First of all, Melvin erroneously identified me as a filer of the letter. This is not true. The letter speaks for itself. He also attributed the concerns to a “cultural misunderstanding,” which is apparently a failure to appreciate that some people are not subject to the law while others are.
Second, while Melvin may, in fact, be staying at 2369 Lowell Street, he is apparently living in an illegally constructed and illegally occupied backyard studio apartment that is was never permitted, never registered with the Rent Program, never registered with or inspected by the City’s Rental Inspection program, and never recognized by the Contra Costa County Assessor. In other words, the owner, Melvin’s landlord, is profiting from renting the unit while cheating the City of Richmond and Contra Costa County out of hundreds, if not thousands, of dollars a year in fees and taxes.
The director of the Rent Program wrote:
Yesterday, I conducted an inspection on … 2369 Lowell St. 801. 2369 Lowell St. is a single family home with a small studio apartment in the back. The main house is owner-occupied. A live-in caretaker lives with the property owner. The small studio in the back, which included a small bathroom and kitchenette was occupied by a tenant. The property owner is working with our Billing and Registration Unit to enroll the property, register the tenancy and pay the appropriate Rental Housing Fee for the back unit.
Sound familiar? This is close to the same scenario with Melvin’s RPA running mate, Claudia Jimenez, who was caught several years ago doing the same thing with a backyard studio. As an author of Measure L, Jimenez should have known better. When confronted, she provided the following excuse:
In emails and Facebook posts, Jimenez and Moore acknowledged they are renting out their house and have not registered with the city since moving to Colombia in July, as required by law.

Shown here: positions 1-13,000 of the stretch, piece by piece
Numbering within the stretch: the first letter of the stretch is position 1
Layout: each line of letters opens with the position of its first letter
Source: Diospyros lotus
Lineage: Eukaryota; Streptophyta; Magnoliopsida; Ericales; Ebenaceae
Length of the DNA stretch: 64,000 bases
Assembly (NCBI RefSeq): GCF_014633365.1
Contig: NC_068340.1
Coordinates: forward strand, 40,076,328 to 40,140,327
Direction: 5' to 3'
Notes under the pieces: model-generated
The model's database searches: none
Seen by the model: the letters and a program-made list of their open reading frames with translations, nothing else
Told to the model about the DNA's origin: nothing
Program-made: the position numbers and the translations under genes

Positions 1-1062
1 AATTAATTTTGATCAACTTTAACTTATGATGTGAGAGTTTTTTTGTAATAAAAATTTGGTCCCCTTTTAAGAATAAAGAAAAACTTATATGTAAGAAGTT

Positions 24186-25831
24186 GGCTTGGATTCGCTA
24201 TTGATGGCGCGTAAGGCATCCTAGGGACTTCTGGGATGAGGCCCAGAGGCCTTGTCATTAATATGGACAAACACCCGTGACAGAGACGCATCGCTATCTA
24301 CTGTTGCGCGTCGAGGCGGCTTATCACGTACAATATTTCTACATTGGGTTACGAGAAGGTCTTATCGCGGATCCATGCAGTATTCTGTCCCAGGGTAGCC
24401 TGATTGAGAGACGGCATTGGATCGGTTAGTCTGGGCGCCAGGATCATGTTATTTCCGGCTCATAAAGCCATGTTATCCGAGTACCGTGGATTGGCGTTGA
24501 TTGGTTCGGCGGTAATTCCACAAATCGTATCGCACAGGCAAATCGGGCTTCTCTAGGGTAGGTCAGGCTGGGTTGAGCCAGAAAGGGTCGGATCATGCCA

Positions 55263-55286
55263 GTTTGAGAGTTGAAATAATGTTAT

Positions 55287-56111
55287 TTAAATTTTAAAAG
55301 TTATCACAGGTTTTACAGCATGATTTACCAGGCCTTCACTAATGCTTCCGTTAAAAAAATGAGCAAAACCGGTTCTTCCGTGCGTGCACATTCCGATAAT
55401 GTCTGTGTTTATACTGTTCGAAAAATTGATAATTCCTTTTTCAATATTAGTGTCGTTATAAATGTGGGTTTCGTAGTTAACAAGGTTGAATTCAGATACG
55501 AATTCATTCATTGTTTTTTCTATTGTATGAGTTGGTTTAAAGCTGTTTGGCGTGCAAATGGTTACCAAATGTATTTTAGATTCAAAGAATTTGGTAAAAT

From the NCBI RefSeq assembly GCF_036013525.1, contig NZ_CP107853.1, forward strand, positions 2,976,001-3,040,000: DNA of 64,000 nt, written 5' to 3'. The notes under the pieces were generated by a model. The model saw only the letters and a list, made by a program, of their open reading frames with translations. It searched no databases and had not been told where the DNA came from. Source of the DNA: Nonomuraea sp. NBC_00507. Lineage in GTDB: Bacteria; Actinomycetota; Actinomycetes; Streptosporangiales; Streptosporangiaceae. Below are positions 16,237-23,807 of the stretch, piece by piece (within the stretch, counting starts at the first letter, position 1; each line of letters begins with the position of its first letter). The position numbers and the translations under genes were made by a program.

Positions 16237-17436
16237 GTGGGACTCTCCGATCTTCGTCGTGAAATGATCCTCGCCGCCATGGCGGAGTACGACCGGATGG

“We rent out our house to a beautiful family we are friends with, and another friend,” the couple said in one email response, adding, “We have nothing to hide. We are looking into whether there are some forms we need to file.” (https://richmondstandard.com/richmond/2017/10/09/mayor-rpa-members-who-pushed-for-rent-control-are-unlicensed-unregistered-landlords/)
While Melvin may not have personal and legal responsibility for his landlord flouting at least four different laws related to his domicile, you would think as a city Council member, candidate for reelection and a former candidate for mayor, he would have some concern about whether the place in which he lives conforms to the law, particularly Measure L, which he was paid by ACCE to advocate for. His attitude is, “not my problem.” If nothing else, Melvin is probably benefitting from a lower rental rate than he would have if his landlord was law-abiding.
This is the problem with RPA people. They have no problem passing extreme laws that they expect everyone but themselves to conform to.